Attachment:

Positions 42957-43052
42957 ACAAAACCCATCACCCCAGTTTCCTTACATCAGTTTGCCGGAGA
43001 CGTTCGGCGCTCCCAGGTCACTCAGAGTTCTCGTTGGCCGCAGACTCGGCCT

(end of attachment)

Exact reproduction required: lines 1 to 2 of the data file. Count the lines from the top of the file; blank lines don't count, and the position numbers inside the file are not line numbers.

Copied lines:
Positions 42957-43052
42957 ACAAAACCCATCACCCCAGTTTCCTTACATCAGTTTGCCGGAGA